As I mentioned in my recent podcast appearance with Matt Kelley, there simply isn’t a wide enough pool of players under 5-9 with the draft capital and production Robinson offers. While the former Wildcat dropping to Round 4 was plausible, disaster was averted and he went in round two to the New York Giants.
This is the type of bet you need to be making in the mid-late second round of your rookie drafts. Below is a full list of early declare wide receivers 5-10 or shorter drafted the first two rounds since 2012. Similar to the group of five early declare list, it is a short one. Unsurprisingly, the productive college players have had the best NFL careers. While there is valid concern over Robinson’s ability to play wideout in the NFL, if you move past his height his profile is the opposite of an outlier to project NFL success.
CHAOTIC GOOD: The Hollywood Brown Trade
Unlike the A.J. Brown deal, this trade only brings about fantasy goodness. The Ravens were setting up similarly to the Eagles as a team with three legitimate options but fears over passing volume. Now 145 targets just left town, easing the pressure on Mark Andrews and breakout-candidate Rashod Bateman.
Marquise Brown ranked No. 12 in the league in Target Share last year and now gets his chance to convert that volume into elite fantasy production. Especially with DeAndre Hopkins suspended the first six games of 2022, Brown lands on a much shallower depth chart in Arizona than Baltimore, but more importantly moves from a team who has passes at a much more frequent rate. Brown has a legitimate chance at a WR1 season.
How frequently did each team pass in early-down situations in 2021 vs 2020?
This chart excludes garbage time & the final 2 minutes of each half!
A few observations:
▫️ Bucs pass rate improved by 6.2 % pts
▫️ Steelers more balanced this year
▫️ Bills remain pass-heavy in 2021 pic.twitter.com/2ArkxTc31G
— Marvin Elequin (@FF_MarvinE) January 15, 2022
The law of the conservation of targets also favours the Baltimore Ravens options. Bateman was a phenomenal prospect, but due to injury and a crowded pass-catcher group, he did not fully breakout his rookie year. His ceiling now massively increases. I would be willing to trade up to the 1.06 in rookie drafts for Brown, and the 1.08 for Bateman.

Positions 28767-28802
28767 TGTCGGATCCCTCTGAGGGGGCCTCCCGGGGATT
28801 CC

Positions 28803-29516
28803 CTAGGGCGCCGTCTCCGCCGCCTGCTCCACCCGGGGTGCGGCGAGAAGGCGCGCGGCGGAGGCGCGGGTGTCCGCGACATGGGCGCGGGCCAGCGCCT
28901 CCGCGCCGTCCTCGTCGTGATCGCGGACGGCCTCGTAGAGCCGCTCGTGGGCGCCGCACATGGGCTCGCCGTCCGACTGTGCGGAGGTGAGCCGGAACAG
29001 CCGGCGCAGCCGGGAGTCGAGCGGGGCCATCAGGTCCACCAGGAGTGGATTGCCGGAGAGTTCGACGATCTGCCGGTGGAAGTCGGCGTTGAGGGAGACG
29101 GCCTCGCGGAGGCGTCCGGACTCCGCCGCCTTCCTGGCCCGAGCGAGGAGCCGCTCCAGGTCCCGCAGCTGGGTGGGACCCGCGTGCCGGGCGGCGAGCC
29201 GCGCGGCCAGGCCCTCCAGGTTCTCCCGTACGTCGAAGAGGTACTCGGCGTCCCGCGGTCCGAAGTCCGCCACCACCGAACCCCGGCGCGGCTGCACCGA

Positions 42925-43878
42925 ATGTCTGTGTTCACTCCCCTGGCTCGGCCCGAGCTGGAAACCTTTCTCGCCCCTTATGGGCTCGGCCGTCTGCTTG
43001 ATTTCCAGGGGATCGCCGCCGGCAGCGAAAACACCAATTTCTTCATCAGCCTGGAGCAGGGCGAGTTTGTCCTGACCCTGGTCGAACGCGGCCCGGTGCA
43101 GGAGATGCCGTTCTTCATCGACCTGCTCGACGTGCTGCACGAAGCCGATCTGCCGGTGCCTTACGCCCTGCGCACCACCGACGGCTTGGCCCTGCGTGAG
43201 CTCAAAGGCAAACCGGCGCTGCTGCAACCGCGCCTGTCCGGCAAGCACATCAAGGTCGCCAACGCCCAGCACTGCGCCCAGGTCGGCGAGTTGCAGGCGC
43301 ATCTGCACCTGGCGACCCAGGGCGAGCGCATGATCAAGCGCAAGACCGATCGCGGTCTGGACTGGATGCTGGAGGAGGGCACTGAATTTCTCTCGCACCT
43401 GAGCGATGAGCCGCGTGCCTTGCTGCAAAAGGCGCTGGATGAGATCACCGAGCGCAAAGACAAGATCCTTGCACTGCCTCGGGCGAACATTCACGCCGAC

NEUTRAL EVIL: The 2022 QB Class
We knew coming into the NFL Draft the 2022 QB class was not viewed highly. But betting markets, media and fantasy-games did not predict just how far they would fall. Below, Adeiko has created a fantastic ADP chart of early rookie draft data. Quarterbacks are being drafted too highly.
Since most Rookie drafts are already in the third round, here is an update on all the ADP that I've collected this month. In total it has 423 Suplerflex Rookie Drafts and 53 Supleflex Startups since April 30. 🧵 Thread 👇 1/9 pic.twitter.com/duypKwTRbu
— Adeiko (@Adeiko_FF) May 3, 2022
It’s important to remember the NFL drafted the second tier of pivots in 2022 later than Kyle Trask, Kellen Mond and Davis Mills last year. You were routinely drafting these players in the third or even fourth round of rookie drafts. Malik Willis, Desmond Ridder and Matt Corral are being drafted higher than even first and second rounders Jordan Love and Jalen Hurts in 2020.
ADP is volatile and this is a weak class overall. Even I have drafted one Malik Willis share (at the 2.06) and a couple Desmond Ridders in the later second. However, these quarterbacks climbing boards without support of draft capital is creating value on superior options. Do not take a Round 3 quarterback over Jahan Dotson. Take Day two backs and receivers with strong profiles such as David Bell, Wan’Dale Robinson, and Rachaad White over the quarterbacks in most cases. Especially if you want production in 2022.
Assessing the Quarterback Landing Spots
Of the three quarterbacks taken in round three, my preferred option is Desmond Ridder. While not as mobile as Malik Willis, Ridder has a strong rushing profile, compiling over 500 rushing yards in three seasons. He also plays on the team with the worst projected record in 2022, thus giving the team the most incentive to play him. I expect a Davis Mills situation where he gets a half-year audition, and should he acquit himself well, maybe he remains the starter into year two of their rebuild throwing to Kyle Pitts and Drake London.
Matt Corral may also play in year 1. But should the Panthers go belly-up, it is likely a whole new regime is in place for 2023 with no ties to their day two pick in Corral. Willis is in a challenging spot. Tennessee, and Ryan Tannehill himself, is likely too good to outright tank. It’s hard to envision Willis then starting games in 2022. Even if Tannehill is released following the year, would they really trust Willis as their Week 1 starter in 2023 without any game tape? It’s a murky path, albeit with a high upside fantasy prospect.